No matter how to hack or attack a network, the attacker always takes certain procedures to accomplish his objectives. In general, these procedures fall in one of the following seven steps:
- Post, and
where each step is enabled or helped by its previous steps and prepares for its following steps. These seven steps can serve as a procedural classification of hacking techniques because the hacking techniques used in each step are for the same purpose and share many common characteristics.
Reconnaissance is to gather information of the target system or network.
The information of interest may include host names, host addresses, host owners, host machine types, host operating systems, network owners, network configurations, hosts in the networks, list of users, etc. An intruder may start with searching the Internet for references to the target in order to find the domain information of the target. Then the intruder can obtain further information about other machines within that domain such as their host names and network addresses. For example, the intruder can analyze the target web pages to gather useful information about the users of the target system, because most web pages contain user information, such as contact emails or some personal information (name, address, phone number,etc.). If the intruder obtains a user account in the target system, he can begin to guess the password. Sometimes, he can even directly contact a person through phone or E-mail to acquire the person’s account information.
Probe is to detect the weaknesses of the target system in order to deploy the hacking tools.
After gathering enough information of the target, the intruder begins to probe the perimeter of the system for potential weaknesses. He can utilize remote exploit tools, which enable the intruder to conduct security surveys and automatically collect and report security-related vulnerabilities of remote hosts and networks. Using these hacking tools, the intruder can find out the remote services the target is providing, such as WWW, FTP, SMTP, finger, X server, etc., by scanning the hosts of the target network. In addition, the intruder can obtain such information as machine names, software names and version numbers. Then, he can refer to the known vulnerabilities of the detected services for further exploitation.
Toehold is to exploit security weaknesses and gain entry into the system.
Once a vulnerability is found, the intruder will first exploit this vulnerability to build a connection (or session) between his machine and the target host, and then remotely execute hostile commands on the target. (For example, the intruder can generate an X terminal emulation on his own display.) In this way, a toehold into the target network has been established and the intruder can go further to compromise the system. Gaining entry into the system, the intruder can also search for more critical system information. If the current user identification (UID) is for a privileged user, the intruder will jump to the stealth step; otherwise, he will get into the advancement phase.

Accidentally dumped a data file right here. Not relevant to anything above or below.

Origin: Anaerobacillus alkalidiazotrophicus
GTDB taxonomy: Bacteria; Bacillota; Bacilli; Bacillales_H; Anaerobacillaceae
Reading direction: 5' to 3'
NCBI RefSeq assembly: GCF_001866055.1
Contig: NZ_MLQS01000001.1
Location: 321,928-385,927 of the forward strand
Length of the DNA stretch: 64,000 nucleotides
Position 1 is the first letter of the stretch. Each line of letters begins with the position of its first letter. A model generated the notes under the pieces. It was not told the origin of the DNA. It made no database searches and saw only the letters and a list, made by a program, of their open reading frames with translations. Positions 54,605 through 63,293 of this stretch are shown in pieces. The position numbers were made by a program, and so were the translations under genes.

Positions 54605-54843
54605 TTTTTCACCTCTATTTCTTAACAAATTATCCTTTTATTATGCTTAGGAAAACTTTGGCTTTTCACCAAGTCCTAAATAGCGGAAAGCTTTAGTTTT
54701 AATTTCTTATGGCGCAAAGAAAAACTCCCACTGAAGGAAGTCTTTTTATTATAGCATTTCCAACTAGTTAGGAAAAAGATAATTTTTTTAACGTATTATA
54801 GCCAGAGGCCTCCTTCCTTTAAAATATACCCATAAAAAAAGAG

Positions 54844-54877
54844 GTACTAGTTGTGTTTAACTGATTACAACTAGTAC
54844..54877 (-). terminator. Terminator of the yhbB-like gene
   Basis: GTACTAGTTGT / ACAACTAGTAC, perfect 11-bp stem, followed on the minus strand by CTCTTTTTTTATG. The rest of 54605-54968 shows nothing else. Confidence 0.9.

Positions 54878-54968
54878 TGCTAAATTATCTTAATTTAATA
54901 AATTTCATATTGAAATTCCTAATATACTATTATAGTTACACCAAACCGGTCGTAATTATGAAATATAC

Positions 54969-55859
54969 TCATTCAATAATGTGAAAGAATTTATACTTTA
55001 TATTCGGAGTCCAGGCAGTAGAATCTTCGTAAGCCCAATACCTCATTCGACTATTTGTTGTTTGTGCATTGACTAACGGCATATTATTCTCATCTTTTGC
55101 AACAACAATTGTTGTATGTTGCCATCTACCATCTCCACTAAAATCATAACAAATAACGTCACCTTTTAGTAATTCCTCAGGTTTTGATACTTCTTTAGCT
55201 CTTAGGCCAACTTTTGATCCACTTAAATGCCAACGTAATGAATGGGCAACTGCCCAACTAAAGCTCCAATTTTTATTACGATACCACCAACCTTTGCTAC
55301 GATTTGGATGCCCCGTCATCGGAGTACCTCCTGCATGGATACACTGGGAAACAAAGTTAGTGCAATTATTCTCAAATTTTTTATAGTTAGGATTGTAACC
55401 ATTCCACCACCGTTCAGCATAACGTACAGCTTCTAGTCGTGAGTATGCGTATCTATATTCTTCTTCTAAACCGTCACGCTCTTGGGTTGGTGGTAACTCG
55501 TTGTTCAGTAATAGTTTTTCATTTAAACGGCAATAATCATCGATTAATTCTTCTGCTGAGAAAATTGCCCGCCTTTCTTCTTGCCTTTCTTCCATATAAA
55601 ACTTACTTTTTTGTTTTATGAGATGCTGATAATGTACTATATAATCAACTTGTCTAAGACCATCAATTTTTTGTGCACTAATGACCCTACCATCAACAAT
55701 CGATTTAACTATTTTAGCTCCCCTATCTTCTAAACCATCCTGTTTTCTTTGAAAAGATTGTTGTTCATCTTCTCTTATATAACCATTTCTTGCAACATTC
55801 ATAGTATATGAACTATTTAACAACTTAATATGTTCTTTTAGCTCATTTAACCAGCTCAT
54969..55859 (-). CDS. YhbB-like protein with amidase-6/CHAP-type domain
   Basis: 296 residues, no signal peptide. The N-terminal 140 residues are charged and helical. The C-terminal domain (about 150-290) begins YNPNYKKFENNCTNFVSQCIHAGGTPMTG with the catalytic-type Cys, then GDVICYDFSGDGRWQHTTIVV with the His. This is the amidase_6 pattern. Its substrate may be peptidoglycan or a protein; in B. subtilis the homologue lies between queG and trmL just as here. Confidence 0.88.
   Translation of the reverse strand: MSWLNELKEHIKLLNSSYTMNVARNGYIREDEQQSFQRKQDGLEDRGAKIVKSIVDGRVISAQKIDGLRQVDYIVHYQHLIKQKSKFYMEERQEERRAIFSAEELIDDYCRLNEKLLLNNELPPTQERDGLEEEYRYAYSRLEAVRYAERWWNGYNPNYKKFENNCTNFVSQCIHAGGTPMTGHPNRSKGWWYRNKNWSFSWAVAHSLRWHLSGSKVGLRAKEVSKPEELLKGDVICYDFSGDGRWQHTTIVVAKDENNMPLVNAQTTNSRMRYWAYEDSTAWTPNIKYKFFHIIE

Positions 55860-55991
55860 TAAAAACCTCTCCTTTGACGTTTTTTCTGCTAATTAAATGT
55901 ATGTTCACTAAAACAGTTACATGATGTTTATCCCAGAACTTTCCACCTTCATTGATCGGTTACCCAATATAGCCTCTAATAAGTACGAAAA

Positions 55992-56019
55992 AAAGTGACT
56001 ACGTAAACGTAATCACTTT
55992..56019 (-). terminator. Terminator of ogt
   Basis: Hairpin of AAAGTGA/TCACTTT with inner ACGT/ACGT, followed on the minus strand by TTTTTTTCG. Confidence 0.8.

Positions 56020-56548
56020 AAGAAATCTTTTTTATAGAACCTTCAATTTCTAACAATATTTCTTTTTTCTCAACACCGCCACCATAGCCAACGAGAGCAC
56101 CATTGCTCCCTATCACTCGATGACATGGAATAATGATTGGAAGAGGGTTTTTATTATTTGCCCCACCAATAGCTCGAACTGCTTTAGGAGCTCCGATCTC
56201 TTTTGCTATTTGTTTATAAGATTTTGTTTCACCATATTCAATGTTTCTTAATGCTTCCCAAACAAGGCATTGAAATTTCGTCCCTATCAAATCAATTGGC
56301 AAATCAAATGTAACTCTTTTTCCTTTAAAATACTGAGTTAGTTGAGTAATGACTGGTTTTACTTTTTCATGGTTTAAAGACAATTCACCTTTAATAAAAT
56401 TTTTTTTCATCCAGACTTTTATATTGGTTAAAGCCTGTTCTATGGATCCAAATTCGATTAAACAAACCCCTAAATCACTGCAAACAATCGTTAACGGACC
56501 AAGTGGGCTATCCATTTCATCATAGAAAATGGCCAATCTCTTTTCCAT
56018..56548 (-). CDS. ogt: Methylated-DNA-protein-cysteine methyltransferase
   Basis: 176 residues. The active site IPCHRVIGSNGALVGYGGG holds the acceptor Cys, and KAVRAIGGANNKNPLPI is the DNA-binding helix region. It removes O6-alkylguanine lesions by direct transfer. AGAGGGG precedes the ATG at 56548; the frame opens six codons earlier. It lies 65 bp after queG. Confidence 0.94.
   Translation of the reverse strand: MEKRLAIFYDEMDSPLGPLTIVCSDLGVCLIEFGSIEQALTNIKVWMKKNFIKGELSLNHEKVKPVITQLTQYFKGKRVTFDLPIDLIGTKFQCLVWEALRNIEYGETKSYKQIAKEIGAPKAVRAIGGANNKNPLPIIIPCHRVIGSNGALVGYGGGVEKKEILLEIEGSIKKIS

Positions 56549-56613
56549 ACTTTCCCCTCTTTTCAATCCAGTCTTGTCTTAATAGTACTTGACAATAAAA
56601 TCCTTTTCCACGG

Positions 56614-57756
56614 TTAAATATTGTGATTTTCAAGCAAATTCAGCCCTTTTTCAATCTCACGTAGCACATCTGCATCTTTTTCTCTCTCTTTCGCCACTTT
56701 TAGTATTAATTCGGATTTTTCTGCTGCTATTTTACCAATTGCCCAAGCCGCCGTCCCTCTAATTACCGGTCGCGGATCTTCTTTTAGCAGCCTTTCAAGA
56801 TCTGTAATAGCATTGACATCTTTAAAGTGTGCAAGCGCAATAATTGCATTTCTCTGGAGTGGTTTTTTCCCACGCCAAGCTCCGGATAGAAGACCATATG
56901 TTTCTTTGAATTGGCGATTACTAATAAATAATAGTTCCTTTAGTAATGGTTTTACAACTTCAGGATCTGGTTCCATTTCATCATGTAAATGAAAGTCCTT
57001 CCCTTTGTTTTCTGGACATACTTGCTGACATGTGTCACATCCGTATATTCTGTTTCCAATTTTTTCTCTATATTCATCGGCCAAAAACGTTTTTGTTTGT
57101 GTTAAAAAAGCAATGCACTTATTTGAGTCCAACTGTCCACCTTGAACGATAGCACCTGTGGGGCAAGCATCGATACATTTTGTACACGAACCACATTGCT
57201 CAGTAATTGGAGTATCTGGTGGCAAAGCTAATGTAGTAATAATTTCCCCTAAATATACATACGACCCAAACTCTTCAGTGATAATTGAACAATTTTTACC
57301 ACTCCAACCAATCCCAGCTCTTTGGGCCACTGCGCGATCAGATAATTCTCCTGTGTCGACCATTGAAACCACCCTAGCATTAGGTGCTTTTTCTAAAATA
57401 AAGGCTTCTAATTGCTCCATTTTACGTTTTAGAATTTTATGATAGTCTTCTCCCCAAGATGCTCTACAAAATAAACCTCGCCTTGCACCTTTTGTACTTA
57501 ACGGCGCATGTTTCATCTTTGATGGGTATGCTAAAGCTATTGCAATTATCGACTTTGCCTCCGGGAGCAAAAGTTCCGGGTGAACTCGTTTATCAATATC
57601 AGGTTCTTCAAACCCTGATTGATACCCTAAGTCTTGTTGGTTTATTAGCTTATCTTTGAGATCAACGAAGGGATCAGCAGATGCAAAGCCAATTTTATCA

Advancement is to advance from an unprivileged account to a privileged one.
In this step, the intruder uses local exploit tools to obtain additional information of the target, such as configuration errors and known vulnerabilities of the operating system. Once finding a local vulnerability, the intruder can advance from an unprivileged UID to a root UID. Then, with the highest level of privileges, the intruder can fully control the target system, steal sensitive data, maliciously modify files, and even delete the entire file system.
Stealth is to hide the penetration tracks.
During the probing phase, the intrusion actions are likely to be logged by intrusion detection systems, and during the phases of toehold and advancement, the intruder may leave his activities in the system log. Hence, in order to hide, the intruder will access the local log files and modify the corresponding log entries to remove the traces and avoid detection. He may further replace the system binary code with a malicious version in order to ensure future un-logged and undetected access to the compromised system.
Listening post is to install backdoors to establish a listening post.
In this step, the intruder inserts some malicious programs into the system, such as a stealth tool, a backdoor tool, and a sniffer. These programs ensure that his future activities will not be logged. They report false information on files, processes, and the status of the network interface to the administrators. They also allow the intruder to access the compromised system through the backdoor. With the sniffer tool, the intruder can capture the traffic on the network interfaces. By logging the interesting network traffic, the intruder can better monitor and control the compromised system.
Takeover is to expand control (or infection) from a single host to other hosts of the network.
From the listening post, the intruder can sniff a lot of important information about other hosts of the network, such as user names and passwords. The intruder can also obtain information through several other ways. For example, he can check some specific configuration files (e.g., /.rhosts) of the compromised host and find mutually trusted hosts. With these information, the intruder can retake the previous steps to break into other hosts. In this way, he can expand his control to the whole network.